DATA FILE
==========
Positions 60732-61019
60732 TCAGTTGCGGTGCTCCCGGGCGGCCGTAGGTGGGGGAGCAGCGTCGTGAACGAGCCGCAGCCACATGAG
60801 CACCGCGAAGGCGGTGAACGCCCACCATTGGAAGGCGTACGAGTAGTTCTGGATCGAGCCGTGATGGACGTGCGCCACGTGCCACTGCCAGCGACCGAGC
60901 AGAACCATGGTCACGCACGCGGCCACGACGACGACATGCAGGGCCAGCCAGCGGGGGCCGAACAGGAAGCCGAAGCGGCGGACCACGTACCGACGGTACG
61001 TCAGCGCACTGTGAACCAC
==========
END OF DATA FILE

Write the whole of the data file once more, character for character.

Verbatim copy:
Positions 60732-61019
60732 TCAGTTGCGGTGCTCCCGGGCGGCCGTAGGTGGGGGAGCAGCGTCGTGAACGAGCCGCAGCCACATGAG
60801 CACCGCGAAGGCGGTGAACGCCCACCATTGGAAGGCGTACGAGTAGTTCTGGATCGAGCCGTGATGGACGTGCGCCACGTGCCACTGCCAGCGACCGAGC
60901 AGAACCATGGTCACGCACGCGGCCACGACGACGACATGCAGGGCCAGCCAGCGGGGGCCGAACAGGAAGCCGAAGCGGCGGACCACGTACCGACGGTACG
61001 TCAGCGCACTGTGAACCAC